Deputy Louie Puroll’s account was questioned last week after a Phoenix tabloid reported that ballistic and forensic experts opined the evidence didn’t support his claims. Babeu said an investigation corroborated Puroll’s statements.
The sheriff has called for federal assistance to secure the border and address escalating violence from drug and human traffickers in Pinal County. But Babeu has said that he does not want help from untrained groups that could cause “extreme problems” and put themselves and others in danger. He is particularly leery of groups with extremist agendas.
The National Socialist Movement, a neo-Nazi group based in Detroit, espouses White supremacist theories and believes that “all non-White immigration must be prevented,” according to its website. “We demand that all non-Whites currently residing in America be required to leave the nation forthwith and return to their land of origin: peacefully or by force.”
Ready, 38, left the NSM earlier this year. The U.S. Border Guard, he said, welcomes members of all races and religions. However, Ready has been quoted as saying he wanted to lay a minefield along the border to combat illegal immigration.
That sort of talk makes Babeu nervous.
“I’m not inviting them,” Babeu said. “And in fact, I’d rather they not come, especially those who espouse hatred or bigotry such as (Ready).”
Rebuff aside, Ready said his group is making an impact. Just how much of an effect is difficult to assess because law enforcement is hesitant to discuss the efforts of these groups. Even questions posed to them have been difficult to get answers to.
“Had it not been for me and other people out in the desert this summer, dozens of people would have died,” Ready said. “I mean, literally, life was poured into them with water and medical equipment and getting Border Patrol to them and rescue operations.”
Hughes keeps extra water in his truck in case he encounters a group of people in the desert. In one instance, he was too late. He found a woman’s remains in a wash beneath a paloverde in early August and called the Sheriff’s Office. Weeks later, the ground where her body lay was oily from decomposition.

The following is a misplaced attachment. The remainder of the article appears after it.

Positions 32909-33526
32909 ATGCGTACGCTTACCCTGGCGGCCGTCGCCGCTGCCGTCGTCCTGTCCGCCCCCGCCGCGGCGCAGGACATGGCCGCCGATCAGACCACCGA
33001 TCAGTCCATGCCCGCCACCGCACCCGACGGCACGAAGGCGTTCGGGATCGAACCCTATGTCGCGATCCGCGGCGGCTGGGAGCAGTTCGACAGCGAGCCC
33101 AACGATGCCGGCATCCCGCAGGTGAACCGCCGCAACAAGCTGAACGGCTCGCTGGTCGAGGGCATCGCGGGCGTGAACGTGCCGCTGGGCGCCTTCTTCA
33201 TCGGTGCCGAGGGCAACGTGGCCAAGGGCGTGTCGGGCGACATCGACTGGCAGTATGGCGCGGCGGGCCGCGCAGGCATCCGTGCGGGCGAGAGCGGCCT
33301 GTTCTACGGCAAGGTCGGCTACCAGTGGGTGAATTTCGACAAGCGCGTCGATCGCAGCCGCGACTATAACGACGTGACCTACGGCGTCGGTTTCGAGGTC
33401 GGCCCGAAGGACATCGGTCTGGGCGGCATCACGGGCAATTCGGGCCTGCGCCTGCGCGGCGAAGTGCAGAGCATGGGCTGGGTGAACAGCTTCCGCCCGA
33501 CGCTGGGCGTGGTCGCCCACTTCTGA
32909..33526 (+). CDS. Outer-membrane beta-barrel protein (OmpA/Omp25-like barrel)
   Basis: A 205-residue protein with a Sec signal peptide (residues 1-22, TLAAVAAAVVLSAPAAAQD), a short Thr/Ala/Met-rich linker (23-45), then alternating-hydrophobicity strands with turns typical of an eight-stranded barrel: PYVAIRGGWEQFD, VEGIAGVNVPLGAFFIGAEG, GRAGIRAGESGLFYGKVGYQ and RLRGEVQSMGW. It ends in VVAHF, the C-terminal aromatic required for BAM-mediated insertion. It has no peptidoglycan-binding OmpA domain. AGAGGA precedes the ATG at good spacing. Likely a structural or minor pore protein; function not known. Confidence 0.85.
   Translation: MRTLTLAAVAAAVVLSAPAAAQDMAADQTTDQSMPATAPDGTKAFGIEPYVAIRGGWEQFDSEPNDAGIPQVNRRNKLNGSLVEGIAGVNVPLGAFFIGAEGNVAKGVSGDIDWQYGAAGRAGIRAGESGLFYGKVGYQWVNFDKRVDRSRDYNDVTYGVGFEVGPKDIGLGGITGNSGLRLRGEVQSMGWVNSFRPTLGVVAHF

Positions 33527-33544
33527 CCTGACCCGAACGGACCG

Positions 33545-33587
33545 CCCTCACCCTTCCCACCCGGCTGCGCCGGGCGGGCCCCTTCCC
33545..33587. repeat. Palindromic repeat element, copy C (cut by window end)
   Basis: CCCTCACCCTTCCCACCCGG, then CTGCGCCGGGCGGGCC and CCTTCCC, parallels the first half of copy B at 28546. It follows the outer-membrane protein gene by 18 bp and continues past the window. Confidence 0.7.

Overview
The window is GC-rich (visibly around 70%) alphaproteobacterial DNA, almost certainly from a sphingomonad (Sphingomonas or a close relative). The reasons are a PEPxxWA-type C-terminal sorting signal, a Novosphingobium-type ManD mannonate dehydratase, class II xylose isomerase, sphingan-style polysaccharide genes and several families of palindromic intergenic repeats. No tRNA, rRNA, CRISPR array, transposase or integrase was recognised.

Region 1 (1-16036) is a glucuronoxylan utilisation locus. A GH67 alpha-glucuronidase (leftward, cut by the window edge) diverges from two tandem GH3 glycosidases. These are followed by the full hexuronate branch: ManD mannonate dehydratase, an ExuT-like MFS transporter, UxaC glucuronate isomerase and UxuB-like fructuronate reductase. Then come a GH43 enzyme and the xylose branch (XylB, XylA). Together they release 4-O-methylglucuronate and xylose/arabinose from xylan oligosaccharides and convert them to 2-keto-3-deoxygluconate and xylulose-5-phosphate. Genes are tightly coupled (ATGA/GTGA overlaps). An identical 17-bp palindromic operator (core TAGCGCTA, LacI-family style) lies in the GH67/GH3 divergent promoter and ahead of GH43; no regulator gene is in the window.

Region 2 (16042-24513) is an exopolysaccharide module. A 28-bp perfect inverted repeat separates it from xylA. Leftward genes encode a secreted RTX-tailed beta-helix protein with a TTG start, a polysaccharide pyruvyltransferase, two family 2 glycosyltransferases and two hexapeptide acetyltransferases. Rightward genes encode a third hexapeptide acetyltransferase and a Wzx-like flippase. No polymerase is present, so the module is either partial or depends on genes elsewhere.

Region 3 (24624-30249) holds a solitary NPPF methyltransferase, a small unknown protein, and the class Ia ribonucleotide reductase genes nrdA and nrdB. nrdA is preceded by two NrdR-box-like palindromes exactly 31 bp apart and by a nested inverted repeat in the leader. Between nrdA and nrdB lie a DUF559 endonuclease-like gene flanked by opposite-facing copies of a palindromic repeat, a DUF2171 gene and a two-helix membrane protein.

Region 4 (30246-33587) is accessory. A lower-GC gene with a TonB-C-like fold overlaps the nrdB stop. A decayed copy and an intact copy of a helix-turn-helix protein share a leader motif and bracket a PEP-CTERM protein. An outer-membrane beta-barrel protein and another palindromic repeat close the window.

“I don’t really want to find dead people,” Hughes said. “I don’t want to find live people. I want to deny smugglers the access to this area just by being out here. A deterrent above all, that’s the primary objective.”
Hughes said his group’s presence in the area has tripped up cartel activities, forcing traffickers to change routes and pushing them farther east. He’s heard transmissions in Spanish emanating from a scanner on his tactical vest. He said his group once encountered three men carrying drug loads shortly after hearing activity on the scanner. Surprised, the men fled on foot. Hughes said he wasn’t going to chase them.
Sgt. Brian Messing, a supervisor of the Search and Rescue Posse of the Sheriff’s Office, said militia groups are “helpful to an extent.”
“They’ve got their cameras out there, and eyes out there reporting bodies,” Messing said. “At what risk is it? It helps, but I’m just really concerned we’re going to have an engagement of either us with them or them with a group of smugglers.”
Ready and Hughes try to steer clear of such a scenario by letting law enforcement know where they’ll be ahead of time. Still, they say, all this could be avoided if the government would do one thing: stop the flow of people and drugs across America’s southern border.
“If they don’t like the way I’m doing it, if they don’t like me as a person doing it, if they don’t like the groups that are coming out, good,” Ready said. “Then let’s change it. Let’s secure the border, and I’ll go home.”